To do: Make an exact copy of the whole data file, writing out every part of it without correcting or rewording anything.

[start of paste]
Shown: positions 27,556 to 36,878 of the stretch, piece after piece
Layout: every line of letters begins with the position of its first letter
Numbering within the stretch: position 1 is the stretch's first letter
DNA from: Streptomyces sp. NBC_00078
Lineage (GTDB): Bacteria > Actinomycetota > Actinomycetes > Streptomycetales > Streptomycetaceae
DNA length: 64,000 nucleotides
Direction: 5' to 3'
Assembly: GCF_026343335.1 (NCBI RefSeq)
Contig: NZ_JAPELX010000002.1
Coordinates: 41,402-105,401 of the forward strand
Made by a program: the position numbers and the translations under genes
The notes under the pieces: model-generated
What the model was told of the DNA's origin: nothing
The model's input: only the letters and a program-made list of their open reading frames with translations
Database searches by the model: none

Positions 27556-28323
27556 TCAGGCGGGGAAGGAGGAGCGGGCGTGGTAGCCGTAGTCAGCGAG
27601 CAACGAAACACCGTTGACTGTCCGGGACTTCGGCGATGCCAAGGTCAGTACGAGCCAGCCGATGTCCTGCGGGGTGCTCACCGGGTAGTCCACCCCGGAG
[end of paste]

Shown: positions 27,556 to 36,878 of the stretch, piece after piece
Layout: every line of letters begins with the position of its first letter
Numbering within the stretch: position 1 is the stretch's first letter
DNA from: Streptomyces sp. NBC_00078
Lineage (GTDB): Bacteria > Actinomycetota > Actinomycetes > Streptomycetales > Streptomycetaceae
DNA length: 64,000 nucleotides
Direction: 5' to 3'
Assembly: GCF_026343335.1 (NCBI RefSeq)
Contig: NZ_JAPELX010000002.1
Coordinates: 41,402-105,401 of the forward strand
Made by a program: the position numbers and the translations under genes
The notes under the pieces: model-generated
What the model was told of the DNA's origin: nothing
The model's input: only the letters and a program-made list of their open reading frames with translations
Database searches by the model: none

Positions 27556-28323
27556 TCAGGCGGGGAAGGAGGAGCGGGCGTGGTAGCCGTAGTCAGCGAG
27601 CAACGAAACACCGTTGACTGTCCGGGACTTCGGCGATGCCAAGGTCAGTACGAGCCAGCCGATGTCCTGCGGGGTGCTCACCGGGTAGTCCACCCCGGAG